Early Water Sources Great Falls Intake Georgetown Reservoir Dalecarlia Reservoir High Service Reservoirs Cabin John Bridge Distribution System McMillan Reservoir

Washington Aqueduct

In 1851, a devastating fire struck the capitol building, reducing it to a shell and destroying, among other things, the collection of the Library of Congress. The city itself was experiencing growth, and the fire mainly drew public attention to the piecemeal and inadequate system of water supply, which relied on local wells and shallow, swampy streams. Congress immediately voted to fund a modern water supply system, and the War Department assigned the young Captain Montgomery Meigs, of the Corps of Engineers, to determine the best source of fresh water and plot and construct and aqueduct bringing it to the city’s center.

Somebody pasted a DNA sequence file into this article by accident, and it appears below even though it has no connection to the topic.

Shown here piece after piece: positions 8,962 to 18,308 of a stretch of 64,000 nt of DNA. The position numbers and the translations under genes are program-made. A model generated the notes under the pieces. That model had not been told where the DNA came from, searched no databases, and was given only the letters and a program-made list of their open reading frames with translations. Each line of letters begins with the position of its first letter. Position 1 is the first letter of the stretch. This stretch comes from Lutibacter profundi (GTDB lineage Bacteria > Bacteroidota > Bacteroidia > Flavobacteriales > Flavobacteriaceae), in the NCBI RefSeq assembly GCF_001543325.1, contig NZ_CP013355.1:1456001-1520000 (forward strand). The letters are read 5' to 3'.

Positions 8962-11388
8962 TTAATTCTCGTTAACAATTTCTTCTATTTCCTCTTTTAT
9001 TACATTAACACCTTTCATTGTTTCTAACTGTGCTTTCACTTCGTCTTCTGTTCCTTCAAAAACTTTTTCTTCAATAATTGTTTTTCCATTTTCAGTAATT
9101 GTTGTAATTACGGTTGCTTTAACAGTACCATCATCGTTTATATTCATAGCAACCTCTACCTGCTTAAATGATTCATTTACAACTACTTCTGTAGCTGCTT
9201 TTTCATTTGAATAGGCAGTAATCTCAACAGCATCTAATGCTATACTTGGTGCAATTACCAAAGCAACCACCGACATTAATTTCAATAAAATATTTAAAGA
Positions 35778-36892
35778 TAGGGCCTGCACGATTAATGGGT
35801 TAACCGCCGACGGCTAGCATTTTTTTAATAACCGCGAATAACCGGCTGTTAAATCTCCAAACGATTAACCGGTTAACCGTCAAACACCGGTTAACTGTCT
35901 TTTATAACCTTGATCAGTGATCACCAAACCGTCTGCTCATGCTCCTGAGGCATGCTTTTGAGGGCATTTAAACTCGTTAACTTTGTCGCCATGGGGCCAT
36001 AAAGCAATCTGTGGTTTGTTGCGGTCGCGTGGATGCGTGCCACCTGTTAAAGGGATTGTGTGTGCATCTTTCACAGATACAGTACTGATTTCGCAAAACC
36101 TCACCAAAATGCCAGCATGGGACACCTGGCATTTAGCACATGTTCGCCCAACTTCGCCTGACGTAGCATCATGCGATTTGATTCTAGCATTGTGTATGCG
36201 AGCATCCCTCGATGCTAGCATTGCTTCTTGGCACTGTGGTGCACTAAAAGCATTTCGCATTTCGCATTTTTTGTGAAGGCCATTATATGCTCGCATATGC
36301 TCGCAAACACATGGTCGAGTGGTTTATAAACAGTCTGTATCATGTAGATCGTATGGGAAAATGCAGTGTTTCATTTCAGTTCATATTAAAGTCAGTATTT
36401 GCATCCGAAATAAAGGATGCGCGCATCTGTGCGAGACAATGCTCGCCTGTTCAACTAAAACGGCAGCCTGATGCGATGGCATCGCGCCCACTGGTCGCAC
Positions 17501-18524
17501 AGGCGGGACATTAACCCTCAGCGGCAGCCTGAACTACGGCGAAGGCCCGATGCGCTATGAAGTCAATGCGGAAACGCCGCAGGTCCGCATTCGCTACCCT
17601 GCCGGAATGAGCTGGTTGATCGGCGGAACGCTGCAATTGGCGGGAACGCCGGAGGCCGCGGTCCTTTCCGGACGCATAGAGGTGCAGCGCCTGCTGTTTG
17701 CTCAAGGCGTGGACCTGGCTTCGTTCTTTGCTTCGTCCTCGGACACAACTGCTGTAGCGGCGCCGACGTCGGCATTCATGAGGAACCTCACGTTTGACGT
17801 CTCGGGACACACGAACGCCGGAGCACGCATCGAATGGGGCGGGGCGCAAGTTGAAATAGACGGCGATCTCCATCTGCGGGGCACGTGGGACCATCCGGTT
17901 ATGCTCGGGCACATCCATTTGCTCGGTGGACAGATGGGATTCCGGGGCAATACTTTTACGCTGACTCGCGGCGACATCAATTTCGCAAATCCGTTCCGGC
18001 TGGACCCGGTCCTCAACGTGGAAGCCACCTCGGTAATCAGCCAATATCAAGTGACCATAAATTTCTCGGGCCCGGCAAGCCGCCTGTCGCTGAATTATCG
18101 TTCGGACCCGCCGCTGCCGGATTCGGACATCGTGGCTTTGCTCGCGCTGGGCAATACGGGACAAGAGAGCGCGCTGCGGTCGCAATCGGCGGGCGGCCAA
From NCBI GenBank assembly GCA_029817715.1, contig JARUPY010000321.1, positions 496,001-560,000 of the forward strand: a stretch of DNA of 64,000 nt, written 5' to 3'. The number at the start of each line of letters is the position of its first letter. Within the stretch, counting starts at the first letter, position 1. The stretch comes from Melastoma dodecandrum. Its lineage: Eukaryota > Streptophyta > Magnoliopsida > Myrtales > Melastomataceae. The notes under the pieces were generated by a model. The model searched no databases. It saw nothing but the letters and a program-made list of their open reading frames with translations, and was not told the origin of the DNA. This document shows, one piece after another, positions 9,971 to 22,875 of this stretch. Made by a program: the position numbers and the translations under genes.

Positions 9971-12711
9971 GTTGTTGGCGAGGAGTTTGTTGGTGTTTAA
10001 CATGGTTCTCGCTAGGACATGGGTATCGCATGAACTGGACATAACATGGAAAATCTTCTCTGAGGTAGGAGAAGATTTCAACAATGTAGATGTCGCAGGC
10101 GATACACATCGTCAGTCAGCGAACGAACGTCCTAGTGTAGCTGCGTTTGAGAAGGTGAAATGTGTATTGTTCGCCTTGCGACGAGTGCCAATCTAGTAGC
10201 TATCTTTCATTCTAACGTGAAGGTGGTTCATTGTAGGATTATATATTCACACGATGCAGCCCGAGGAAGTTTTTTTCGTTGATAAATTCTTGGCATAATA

Eleven miles long and taking nine years to build, the Washington Aqueduct remains in use today, with many of Meigs's original structures still in service over 150 years later. The U.S. Army Corps of Engineers continues to maintain and operate the system, serving as a wholesale water provider to D.C. Water. The system has necessarily expanded beyond Meigs's original conduit and reservoir system, but in outline and original concept the system still stands, a testament to his forethought and skill.